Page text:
Publication

April 2009Client Alert

OIG Approves Concurrent Agreements for Employment and Sale of Real Estate

On April 2, 2009, the Department of Health and Human Services Office of Inspector General (“OIG”) posted Advisory Opinion 09-02. This advisory opinion reviewed an agreement for the employment of a mental health practitioner (“Practitioner”) that was entered into concurrently with an agreement whereby the Practitioners’ employer (“Requestor”) would purchase real estate from the Practitioner (“Arrangement”). Because the Anti-Kickback Statute prohibits any financial arrangement where one purpose of the arrangement is to provide or receive remuneration in exchange for the referral of services or to induce further referrals, OIG reviewed the Arrangement to determine if there were grounds for sanction or civil money penalty under the Anti-Kickback Statute (“Statute”).

Background

The Requestor is a corporation that provides outpatient mental health services. The Practitioner is a licensed professional clinical counselor and supervising counselor. The Requestor and Practitioner entered into an agreement whereby the Requestor would purchase the building that housed the Practioner’s former practice, on the condition that the Requestor would open a clinic in the building and employ the Practitioner as a counselor and director of the clinic. Thus, after purchasing the building, the Requestor opened the clinic and employed the Practitioner to perform services for which payment may be made in whole or in part under Medicare, Medicaid, or other federal health care programs.

Legal Analysis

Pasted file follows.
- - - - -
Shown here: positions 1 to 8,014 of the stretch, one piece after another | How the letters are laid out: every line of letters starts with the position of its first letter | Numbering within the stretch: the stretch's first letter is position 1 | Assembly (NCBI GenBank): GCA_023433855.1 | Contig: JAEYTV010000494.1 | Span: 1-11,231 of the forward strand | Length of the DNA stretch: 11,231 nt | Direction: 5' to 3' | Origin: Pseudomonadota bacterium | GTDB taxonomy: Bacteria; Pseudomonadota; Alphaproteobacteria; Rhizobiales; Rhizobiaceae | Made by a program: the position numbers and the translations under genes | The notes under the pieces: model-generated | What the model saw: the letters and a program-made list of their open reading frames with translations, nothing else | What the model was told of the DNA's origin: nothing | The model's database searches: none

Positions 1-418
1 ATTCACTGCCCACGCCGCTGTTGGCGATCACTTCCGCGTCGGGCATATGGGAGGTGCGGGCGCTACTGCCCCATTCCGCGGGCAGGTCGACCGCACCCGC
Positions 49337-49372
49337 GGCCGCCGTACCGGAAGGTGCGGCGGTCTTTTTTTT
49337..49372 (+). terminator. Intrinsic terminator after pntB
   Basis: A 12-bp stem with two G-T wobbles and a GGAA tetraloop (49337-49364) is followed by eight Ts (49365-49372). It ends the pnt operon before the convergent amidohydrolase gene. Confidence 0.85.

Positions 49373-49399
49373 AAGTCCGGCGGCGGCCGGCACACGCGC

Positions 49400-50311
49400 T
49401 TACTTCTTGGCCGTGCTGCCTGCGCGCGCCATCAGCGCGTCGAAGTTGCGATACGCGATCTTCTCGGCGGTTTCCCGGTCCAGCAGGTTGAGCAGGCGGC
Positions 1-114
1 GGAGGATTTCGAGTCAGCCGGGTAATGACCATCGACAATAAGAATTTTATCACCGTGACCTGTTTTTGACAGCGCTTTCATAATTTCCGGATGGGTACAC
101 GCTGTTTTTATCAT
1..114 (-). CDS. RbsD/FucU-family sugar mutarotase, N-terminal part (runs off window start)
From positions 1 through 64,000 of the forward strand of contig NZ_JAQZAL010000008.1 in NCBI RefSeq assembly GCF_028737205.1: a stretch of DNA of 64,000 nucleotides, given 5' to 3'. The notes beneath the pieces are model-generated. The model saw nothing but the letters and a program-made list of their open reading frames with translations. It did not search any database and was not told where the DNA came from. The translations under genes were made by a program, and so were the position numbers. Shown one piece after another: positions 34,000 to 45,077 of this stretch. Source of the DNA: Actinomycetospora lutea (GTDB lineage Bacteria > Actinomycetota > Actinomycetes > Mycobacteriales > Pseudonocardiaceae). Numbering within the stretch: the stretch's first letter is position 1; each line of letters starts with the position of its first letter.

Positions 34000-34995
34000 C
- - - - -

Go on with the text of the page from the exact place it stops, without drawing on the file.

The Statute provides for a safe harbor for remuneration paid by an employer to an employee for the provision of medical services. For purposes of this opinion, the OIG assumed the Practitioner was a bona fide employee of the Requestor as that term is defined in the statute. Because the Requestor certified that the compensation the Practitioner received was based on professional services which the Practitioner personally performed, the OIG determined the wages do not constitute prohibited remuneration under the Statute. Further, the Requestor and the Practitioner entered into a separate agreement by which the Requestor purchased the clinic building for market value. Thus, because the Arrangement was not based upon the volume or value of referrals or the generation of business between the parties the OIG did not factor the purchase into its analysis.

Conclusion

While the employment agreement could potentially violate the Statute if prohibited payments were made by the Requestor to the Practitioner, the OIG decided, based on the facts and circumstances related to OIG by the Requestor, that it would not subject the parties to sanctions because no prohibited payments were made. Please note that the OIG has limited this Advisory Opinion to the particular facts and circumstances of the Arrangement and, therefore, this Advisory Opinion does not have the force of law.

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